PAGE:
Gunsite instructor Chris Weare imparts some of his many years of wisdom at the pistol range.
Our second pistol experience took us from paper to steel. Gunsite instructors set up a series of blue and red silhouettes. Our job was to shoot all the blue ones (the bad guys) and leave the red ones (good guys) standing. I was able to knock down all the bad guys, but one of the good guys definitely required medical attention.
I was able to take out all the bad guys, but I’d be lying if I said there wasn’t any collateral damage.
We followed up that with a head-to-head competition. This required us shoot at smaller targets, but this time against one of the other media members. I unwisely called out a friend who happens to be a very good shot. I shot well beyond my skill level, but his final target fell down less than a second before mine. Despite the loss, I loved this format and would have liked to have shot it again and again. I also take some pride in the fact that he went on to win the whole thing.
The head-to-head pistol competition was my favorite part of the Gunsite experience.
Our final pistol challenge was easily the coolest and most intimidating – the Funhouse. The Funhouse represents a situation where we come home to discover that somebody has broken into our house and a loved one is still inside. Our job is to get them out. Instructor Weare followed me through the Funhouse, explaining the best way to go around corners and open various doors. I managed to take out all the bad guys before Weare explained that I’d only get one shot in the final room. This bad guy was holding an innocent victim. My one shot took out the top of his cap. He lived, but he will need to visit a tailor to get that hat repaired. Thank goodness for small victories.
After working my way through the Funhouse, I was able to see how my much heart rate spiked on the fēnix 3 HR watch Garmin loaned me for a few days. This spike came despite Weare’s amazingly calm manner. In talking to Weare, I discovered that the Vietnam veteran spent some of his formative years in Canada, before moving south, joining the Marines and later the Orange County California Sheriff’s Department. I certainly didn’t think I’d find a Canadian connection at Gunsite.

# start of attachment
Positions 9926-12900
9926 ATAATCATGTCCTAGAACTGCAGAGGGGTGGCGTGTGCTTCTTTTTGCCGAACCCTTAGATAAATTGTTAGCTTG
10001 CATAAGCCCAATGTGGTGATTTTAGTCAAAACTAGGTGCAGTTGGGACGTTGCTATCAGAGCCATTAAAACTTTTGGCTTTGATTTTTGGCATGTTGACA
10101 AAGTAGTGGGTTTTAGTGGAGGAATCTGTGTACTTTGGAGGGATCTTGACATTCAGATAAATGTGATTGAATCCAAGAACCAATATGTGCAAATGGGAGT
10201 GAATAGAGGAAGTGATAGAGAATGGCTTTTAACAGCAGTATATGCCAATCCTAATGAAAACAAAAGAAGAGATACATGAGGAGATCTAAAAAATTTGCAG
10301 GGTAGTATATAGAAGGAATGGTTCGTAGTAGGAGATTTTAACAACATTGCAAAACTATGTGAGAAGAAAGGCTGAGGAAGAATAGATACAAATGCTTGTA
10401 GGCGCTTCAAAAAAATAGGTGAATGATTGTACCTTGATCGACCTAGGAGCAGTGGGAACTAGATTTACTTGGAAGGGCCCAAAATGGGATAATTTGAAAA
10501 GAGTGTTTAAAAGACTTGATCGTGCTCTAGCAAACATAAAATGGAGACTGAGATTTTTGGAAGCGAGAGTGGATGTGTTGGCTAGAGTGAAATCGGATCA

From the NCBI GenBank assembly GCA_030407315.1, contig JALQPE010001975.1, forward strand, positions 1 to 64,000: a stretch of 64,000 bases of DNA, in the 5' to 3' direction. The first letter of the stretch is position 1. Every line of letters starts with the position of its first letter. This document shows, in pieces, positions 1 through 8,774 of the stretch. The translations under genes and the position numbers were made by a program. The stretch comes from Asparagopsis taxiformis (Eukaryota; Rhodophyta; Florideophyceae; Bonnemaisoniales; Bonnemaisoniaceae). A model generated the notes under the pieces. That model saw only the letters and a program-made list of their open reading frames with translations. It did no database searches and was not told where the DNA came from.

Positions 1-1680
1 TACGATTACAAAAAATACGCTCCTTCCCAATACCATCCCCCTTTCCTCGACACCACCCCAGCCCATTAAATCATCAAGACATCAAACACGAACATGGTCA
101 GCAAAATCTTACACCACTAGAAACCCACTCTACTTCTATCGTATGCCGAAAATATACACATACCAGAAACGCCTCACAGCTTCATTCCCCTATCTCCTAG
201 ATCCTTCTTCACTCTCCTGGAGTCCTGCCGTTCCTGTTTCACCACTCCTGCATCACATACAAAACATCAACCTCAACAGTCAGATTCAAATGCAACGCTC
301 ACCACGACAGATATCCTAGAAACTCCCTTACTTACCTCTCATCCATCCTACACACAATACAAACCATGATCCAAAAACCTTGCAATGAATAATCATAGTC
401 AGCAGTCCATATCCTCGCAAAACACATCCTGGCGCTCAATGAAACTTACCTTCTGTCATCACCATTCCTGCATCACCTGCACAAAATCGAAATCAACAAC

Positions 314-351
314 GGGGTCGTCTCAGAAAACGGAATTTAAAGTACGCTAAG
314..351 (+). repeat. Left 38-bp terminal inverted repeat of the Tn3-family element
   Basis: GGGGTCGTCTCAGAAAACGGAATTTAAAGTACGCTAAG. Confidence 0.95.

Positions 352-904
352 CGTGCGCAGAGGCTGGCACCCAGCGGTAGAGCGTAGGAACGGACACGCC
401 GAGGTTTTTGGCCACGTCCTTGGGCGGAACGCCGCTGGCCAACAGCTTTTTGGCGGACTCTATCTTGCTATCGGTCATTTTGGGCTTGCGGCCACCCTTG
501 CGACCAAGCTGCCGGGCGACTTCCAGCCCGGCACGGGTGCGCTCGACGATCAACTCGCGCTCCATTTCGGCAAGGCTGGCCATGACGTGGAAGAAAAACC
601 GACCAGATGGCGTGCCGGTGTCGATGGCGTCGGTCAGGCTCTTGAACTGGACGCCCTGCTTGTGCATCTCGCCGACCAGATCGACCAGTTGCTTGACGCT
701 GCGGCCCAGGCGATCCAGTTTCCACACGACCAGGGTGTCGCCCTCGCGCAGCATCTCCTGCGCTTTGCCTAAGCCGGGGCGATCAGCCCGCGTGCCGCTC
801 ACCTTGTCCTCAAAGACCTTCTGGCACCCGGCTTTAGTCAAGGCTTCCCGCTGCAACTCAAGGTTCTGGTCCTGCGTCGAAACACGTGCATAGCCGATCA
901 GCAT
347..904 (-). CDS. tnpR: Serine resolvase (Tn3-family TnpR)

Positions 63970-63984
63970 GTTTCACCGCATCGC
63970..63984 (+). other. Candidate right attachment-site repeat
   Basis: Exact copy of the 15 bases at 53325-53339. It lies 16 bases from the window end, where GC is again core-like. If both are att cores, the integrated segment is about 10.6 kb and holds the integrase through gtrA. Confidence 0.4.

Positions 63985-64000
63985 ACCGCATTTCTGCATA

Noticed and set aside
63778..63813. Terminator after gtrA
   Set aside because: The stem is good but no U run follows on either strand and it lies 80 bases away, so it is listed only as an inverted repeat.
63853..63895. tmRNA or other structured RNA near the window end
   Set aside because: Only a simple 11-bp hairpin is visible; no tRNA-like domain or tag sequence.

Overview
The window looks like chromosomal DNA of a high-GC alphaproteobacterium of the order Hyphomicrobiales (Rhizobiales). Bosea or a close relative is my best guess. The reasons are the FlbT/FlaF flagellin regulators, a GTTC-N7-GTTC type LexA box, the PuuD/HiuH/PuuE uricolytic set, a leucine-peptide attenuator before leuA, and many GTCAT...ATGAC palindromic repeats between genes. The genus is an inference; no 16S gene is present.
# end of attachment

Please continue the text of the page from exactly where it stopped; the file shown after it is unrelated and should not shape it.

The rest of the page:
It’s fun use the heart rate monitor on the Garmin watch too see the spikes you get while shooting the Ruger American pistol.
When I wasn’t learning about pistols with Weare and Starin, I was at the rifle range under the tutelage of Walt Wilkinson. Wilkinson served 30 years in the US Army, 26 of those with Special Operations Forces. When he talks, you can’t help but listen…even when he tells to you lie down prone in the mud. In two sessions, Wilkinson somehow was able to get me nearly competent with a Ruger American Predator rifle. We started off getting sighted in at 100 yards, before going to the long distance range.
When Walt Wilkinson tells you to lie down on the wet and muddy ground, you don’t argue.
Long distance shooting is Wilkinson’s bread and butter. He’s a world champion at 1000 yards with a .50 caliber rifle. Once we arrived at the long distance range, we started to take aim at targets progressively farther away. It all culminated at 1000 yards. It’s tough to describe how I felt when I heard the Prime 6.5 Creedmoor round ping against the steel at 1000 yards for the first time, but I can tell you I wasn’t any less excited about it the second time.
Walt Wilkinson and I walk back after sighting in the Ruger American Rifle at 100 yards. At this point, shooting at 1000 yards seemed impossible, but his instruction (and patience) helped make it happen.
I went into my Gunsite experience feeling excited but unsure. I certainly didn’t leave a great shooter, but I ended up a lot better than I expected. It’s a remarkably safe environment with incredibly skilled and talented instructors who want you to get better. One of the first things we were told at Gunsite was that this wouldn’t be our last visit. I’m hoping that proves true.
I have been working exclusively in digital media since 1997. I started out with TSN.ca, spending nearly nine years creating and editing content on Canada's leading sports website. I left to join VerticalScope, Inc., one of the world's largest online publishers, to start a number of powersports publications. While at VerticalScope, I've helped create and oversee content for a wide variety of different publications, including ATV.com, Off-Road.com, ArcheryTalk.com, Tractor.com, RVGuide.com, and many more.